…it’s that they distract you from the things that do.
There’s a common saying in our world and it goes something like this, “Possessions won’t make you happy.”
Almost everyone agrees with it.
Once our most essential needs have been met, the long-term happiness that can be found in material possessions is fleeting at best. And because nobody wants to admit that they are looking for happiness in their next purchase from the department store or car lot, we generally agree aloud that “possessions won’t make you happy.”
But the problem with possessions goes beyond the fact that they won’t make us happy. The problem with excess possessions is that they distract us from happiness.
“Possessions won’t make me happy,” while agreed to by most, only results in thinking that is indifferent to the accumulation of physical items. There may not be long-term benefit in possessions, but there is also no harm. We begin to view them as entirely neutral.
“Sure, possessions won’t make us happy,” we may think, “but I’m going to buy x anyway, because I have the money. It probably won’t make me happy in the long-run, but it’s still fun to have.”
But excess possessions are not indifferent to our happiness.
They become an obstacle and barrier to it. And the more we have, the greater the burden we have to carry.
Everything we own requires a bit of ourselves. Possessions cost us money, time, energy, and focus. They become a physical distraction and mental distraction. Every increased item we own adds increased stress and anxiety onto our lives.
I was first introduced to the word minimalism on a Saturday morning while cleaning out my garage. The responsibility of clearing out the clutter, sorting through the piles, hosing down the floor, and returning items in an organized way took hours to complete. All the while, my 5-year-old son was begging me to come play catch in the backyard.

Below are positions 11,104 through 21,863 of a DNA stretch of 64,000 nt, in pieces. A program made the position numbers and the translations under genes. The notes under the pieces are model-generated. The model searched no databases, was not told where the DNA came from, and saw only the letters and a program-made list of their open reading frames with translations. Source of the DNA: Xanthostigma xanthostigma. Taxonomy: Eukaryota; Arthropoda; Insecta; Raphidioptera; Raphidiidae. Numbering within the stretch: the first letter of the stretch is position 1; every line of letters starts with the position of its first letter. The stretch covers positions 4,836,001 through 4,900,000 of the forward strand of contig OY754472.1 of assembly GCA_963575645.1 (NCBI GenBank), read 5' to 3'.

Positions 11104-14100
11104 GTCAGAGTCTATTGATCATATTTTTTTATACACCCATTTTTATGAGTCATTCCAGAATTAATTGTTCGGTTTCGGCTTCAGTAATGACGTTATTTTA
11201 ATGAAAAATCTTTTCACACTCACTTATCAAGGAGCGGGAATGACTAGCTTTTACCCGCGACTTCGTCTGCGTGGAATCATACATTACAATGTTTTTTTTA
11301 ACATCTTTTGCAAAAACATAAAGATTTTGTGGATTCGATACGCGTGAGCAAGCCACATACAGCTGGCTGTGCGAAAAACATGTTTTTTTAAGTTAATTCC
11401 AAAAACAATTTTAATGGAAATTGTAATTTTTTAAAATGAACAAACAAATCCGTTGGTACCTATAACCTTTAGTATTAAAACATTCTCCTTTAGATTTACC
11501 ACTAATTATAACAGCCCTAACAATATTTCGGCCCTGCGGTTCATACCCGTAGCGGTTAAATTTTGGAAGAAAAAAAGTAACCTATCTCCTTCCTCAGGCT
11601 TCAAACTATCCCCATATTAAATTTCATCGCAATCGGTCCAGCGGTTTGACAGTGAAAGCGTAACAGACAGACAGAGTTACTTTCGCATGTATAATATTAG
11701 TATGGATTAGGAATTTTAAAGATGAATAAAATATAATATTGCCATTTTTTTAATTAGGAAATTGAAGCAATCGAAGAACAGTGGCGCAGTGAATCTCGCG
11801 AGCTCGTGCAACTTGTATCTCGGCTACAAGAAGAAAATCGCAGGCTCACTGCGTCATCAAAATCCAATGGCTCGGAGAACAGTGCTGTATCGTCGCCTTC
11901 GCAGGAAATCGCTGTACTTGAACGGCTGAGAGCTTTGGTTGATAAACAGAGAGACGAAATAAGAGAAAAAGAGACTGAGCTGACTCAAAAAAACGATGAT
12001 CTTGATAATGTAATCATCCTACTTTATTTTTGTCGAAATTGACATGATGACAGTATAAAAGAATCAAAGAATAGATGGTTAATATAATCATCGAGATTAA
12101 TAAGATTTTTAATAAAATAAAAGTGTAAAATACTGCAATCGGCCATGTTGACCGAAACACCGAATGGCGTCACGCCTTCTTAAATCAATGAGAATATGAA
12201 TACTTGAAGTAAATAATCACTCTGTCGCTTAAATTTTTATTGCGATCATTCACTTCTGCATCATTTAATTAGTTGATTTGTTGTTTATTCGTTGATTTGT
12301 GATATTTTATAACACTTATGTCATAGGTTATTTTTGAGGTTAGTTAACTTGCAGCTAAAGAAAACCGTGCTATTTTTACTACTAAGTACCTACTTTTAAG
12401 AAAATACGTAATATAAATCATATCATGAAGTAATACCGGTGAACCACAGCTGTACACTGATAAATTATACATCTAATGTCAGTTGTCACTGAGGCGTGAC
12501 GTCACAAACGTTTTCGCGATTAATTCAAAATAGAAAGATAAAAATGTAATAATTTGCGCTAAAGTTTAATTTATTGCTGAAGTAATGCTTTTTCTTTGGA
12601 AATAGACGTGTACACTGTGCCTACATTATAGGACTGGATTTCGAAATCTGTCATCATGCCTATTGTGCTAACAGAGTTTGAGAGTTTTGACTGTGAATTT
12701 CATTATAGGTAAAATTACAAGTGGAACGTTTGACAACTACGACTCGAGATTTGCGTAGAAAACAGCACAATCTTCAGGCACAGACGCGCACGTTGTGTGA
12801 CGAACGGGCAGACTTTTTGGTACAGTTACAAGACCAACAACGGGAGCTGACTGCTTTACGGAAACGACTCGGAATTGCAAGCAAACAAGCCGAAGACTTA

As my frustration with the spring-cleaning project began to mount, my neighbor provided the remedy when we struck up a conversation. “That’s why my daughter is a minimalist. She keeps telling me I don’t need to own all this stuff.”
The juxtaposition could not be more stark. To the left of me stood a pile of dirty, dusty possessions I had spent the entire morning cleaning and organizing. To the right of me, my son swinging alone on the swing set in the backyard.
In that moment, I began to understand the weight of possessions.
Not only were my possessions not making me happy… they were keeping me from the very thing that did.
This is a very different realization. In fact, it’s probably what separates those who pursue minimalism from those who do not. Owning less frees us to pursue happiness, joy, meaning, and fulfillment in things that actually matter—however we choose to define that.
Our possessions are not passive.
They are not merely indifferent in our pursuit of happiness and meaning.
They often stand in the way of it.